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On the previous part, we got the GEMMA receiving input from a simple button. Now, we’ll work on only output from the GEMMA to control some fun lights.

NeoPixels

  1. First, unplug the GEMMA from your computer.
  2. Then, take out three alligator clips: yellow, red, and black.
  3. Now, attach the clips as below:
    • Yellow from GEMMA DO to NeoPixels IN
    • Red from GEMMA Vout to NeoPixels PWR
    • Black from GEMMA GND to NeoPixels GND
      NOTE: Be careful when you clip. Only get a small bit of the NeoPixel ring. If you put the clip on too far, it may touch other electronics and short out your circuit.neopixel wiring
  4. With the circuit created, now we move to the code.
  5. Start up a new, blank sketch by opening the File menu and choosing New.
  6. Copy and paste the following 124 lines of code.
    #include <Adafruit_NeoPixel.h>
    
    // constants won't change. 
    #define neoPixelPin 0 //the number of the neopixel pin
    #define numPixelsInStrip 12 
    
    // Parameter 1 = number of pixels in strip
    // Parameter 2 = Arduino pin number (most are valid)
    // Parameter 3 = pixel type flags, add together as needed:
    //   NEO_KHZ800  800 KHz bitstream (most NeoPixel products w/WS2812 LEDs)
    //   NEO_KHZ400  400 KHz (classic 'v1' (not v2) FLORA pixels, WS2811 drivers)
    //   NEO_GRB     Pixels are wired for GRB bitstream (most NeoPixel products)
    //   NEO_RGB     Pixels are wired for RGB bitstream (v1 FLORA pixels, not v2)
    Adafruit_NeoPixel strip = Adafruit_NeoPixel(numPixelsInStrip, neoPixelPin, NEO_GRB + NEO_KHZ800);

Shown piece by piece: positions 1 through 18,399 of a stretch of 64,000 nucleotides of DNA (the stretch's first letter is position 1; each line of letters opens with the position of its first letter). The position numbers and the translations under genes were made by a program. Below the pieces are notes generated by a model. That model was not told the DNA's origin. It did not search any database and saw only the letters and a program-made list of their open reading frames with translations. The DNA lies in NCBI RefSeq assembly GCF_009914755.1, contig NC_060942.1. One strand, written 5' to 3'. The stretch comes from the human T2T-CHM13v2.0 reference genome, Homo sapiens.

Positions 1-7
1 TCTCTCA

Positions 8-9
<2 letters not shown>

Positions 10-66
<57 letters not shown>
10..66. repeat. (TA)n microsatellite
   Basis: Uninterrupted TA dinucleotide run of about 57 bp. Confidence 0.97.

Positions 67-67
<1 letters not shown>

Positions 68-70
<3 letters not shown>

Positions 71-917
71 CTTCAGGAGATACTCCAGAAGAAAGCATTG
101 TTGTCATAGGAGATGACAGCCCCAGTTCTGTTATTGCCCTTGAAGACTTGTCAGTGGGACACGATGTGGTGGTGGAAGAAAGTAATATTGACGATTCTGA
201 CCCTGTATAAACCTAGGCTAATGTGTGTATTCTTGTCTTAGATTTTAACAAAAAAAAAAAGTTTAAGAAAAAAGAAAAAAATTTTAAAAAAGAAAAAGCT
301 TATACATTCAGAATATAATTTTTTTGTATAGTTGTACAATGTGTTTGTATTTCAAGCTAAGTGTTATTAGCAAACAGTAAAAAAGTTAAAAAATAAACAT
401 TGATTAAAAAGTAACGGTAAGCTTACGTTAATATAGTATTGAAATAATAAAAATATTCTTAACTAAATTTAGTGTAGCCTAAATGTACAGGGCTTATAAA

// IMPORTANT: To reduce NeoPixel burnout risk, add 1000 uF capacitor across
    // pixel power leads, add 300 - 500 Ohm resistor on first pixel's data input
    // and minimize distance between Arduino and first pixel.  Avoid connecting
    // on a live circuit...if you must, connect GND first.
    
    void setup() {
      strip.begin();
      strip.show(); // Initialize all pixels to 'off'
    }
    
    void loop() {
      // Some example procedures showing how to display to the pixels:
      colorWipe(strip.Color(255, 0, 0), 50); // Red
      colorWipe(strip.Color(0, 255, 0), 50); // Green
      colorWipe(strip.Color(0, 0, 255), 50); // Blue
      // Send a theater pixel chase in...
      theaterChase(strip.Color(127, 127, 127), 50); // White
      theaterChase(strip.Color(127,   0,   0), 50); // Red
      theaterChase(strip.Color(  0,   0, 127), 50); // Blue
    
      rainbow(20);
      rainbowCycle(20);
      theaterChaseRainbow(50);
    }
    
    // Fill the dots one after the other with a color
    void colorWipe(uint32_t c, uint8_t wait) {
      for(uint16_t i=0; i<strip.numPixels(); i++) {
          strip.setPixelColor(i, c);
          strip.show();
          delay(wait);
      }
    }
    
    void rainbow(uint8_t wait) {
      uint16_t i, j;
    
      for(j=0; j<256; j++) {
        for(i=0; i<strip.numPixels(); i++) {